This belief is probably why Sanif is one of the judges for Love Within, an online video competition encouraging the public to create, direct, and act in a three- to five-minute story of the unconditional love that families share, and what gets them through their struggles during these trying times.
Organised by mm2 Entertainment, in collaboration with AsiaOne and Cathay Cineplexes, the competition offers not only cash prizes. A compilation of the best video entries will also be presented to the public in an awards ceremony to be held in July at The Cathay Cineplex. Subsequently, the films will be made available in public screenings at Cathay Cineplexes.
The closing date for entries is next Friday, June 5, and you can click here for more details.
Recording social history
Sanif also agreed that people who create content about their unique situations now are recording social history.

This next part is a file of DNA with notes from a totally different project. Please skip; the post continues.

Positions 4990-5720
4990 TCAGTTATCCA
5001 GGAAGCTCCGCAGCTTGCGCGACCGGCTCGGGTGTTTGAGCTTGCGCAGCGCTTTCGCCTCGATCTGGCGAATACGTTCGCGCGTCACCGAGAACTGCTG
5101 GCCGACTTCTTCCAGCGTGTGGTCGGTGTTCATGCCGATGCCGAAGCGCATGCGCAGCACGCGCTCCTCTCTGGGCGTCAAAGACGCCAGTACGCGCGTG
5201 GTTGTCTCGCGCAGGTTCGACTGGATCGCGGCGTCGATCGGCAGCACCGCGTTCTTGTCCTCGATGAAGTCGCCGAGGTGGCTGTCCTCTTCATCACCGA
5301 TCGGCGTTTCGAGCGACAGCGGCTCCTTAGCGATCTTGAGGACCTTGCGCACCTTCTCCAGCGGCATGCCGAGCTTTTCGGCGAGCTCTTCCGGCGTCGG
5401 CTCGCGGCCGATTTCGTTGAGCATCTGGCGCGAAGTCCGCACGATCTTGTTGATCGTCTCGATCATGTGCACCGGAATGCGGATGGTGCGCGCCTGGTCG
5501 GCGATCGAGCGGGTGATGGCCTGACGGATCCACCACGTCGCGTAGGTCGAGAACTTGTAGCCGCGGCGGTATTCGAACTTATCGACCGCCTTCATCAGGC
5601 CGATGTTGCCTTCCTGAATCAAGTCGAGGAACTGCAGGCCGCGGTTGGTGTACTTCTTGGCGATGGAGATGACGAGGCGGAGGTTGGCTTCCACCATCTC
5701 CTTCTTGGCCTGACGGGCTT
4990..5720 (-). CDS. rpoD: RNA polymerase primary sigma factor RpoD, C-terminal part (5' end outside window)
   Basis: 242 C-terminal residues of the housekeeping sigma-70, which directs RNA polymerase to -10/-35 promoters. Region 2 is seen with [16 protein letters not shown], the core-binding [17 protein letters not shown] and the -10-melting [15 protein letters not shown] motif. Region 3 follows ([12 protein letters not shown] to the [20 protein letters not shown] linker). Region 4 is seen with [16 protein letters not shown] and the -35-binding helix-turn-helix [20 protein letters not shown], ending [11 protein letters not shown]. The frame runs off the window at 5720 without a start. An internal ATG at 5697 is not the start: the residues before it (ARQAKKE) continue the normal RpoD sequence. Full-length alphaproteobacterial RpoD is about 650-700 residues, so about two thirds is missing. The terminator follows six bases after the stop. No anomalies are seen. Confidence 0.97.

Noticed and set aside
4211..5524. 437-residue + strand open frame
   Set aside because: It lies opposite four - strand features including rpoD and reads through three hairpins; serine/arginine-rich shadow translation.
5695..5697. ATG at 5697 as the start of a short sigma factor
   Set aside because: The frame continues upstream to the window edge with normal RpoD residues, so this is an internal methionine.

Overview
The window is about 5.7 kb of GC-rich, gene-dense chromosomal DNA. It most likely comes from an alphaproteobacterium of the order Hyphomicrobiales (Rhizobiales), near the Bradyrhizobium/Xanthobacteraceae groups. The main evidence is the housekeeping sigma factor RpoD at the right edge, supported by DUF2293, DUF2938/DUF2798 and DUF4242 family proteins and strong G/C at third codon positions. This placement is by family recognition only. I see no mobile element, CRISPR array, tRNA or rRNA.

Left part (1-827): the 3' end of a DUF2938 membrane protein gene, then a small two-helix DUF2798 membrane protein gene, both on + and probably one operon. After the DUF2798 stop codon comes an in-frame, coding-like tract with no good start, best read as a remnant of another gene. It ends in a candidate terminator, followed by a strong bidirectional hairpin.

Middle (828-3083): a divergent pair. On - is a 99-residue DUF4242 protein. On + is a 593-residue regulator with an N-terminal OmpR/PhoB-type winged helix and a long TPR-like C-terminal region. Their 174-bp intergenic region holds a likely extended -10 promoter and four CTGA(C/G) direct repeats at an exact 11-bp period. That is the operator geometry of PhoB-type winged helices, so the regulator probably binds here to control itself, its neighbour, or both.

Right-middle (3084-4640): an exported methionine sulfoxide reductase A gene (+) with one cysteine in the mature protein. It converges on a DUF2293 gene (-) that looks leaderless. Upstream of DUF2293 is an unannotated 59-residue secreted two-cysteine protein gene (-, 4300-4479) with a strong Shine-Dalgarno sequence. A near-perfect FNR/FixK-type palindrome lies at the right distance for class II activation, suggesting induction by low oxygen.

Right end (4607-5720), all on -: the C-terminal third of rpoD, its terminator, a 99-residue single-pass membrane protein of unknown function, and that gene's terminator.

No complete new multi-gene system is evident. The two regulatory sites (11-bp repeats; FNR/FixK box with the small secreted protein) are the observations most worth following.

"This competition is about families staying home together during the circuit breaker. People will look back at the films years later when Singapore is back to normal. It's like a historical documentation of who we are in Singapore, and what happened here in 2020," he added.
Apart from Sanif, other local filmmakers Wee Li Lin, K. Rajagopal, and Gavin Lim are on the judging panel as well.Local filmmaker Gavin Lim. PHOTO: mm2 Entertainment
Li Lin, who is also a part-time lecturer on screenwriting for short films at the School of Art, Design and Media in Nanyang Technological University, believes that the people we love have much to offer in terms of meaningful stories.
"I have a grandaunt who's 92. When I went to visit her (before the circuit breaker), she told me so many stories about living through the war. I definitely want to make a film for her before she passes and also films for my parents," she said.
The 46-year-old — who directed the 2018 National Day music video We are Singapore which became the top trending video on YouTube here in that year — added that she knows how hard it is to make an independent film, and she wants to help her students and the community, and see them succeed.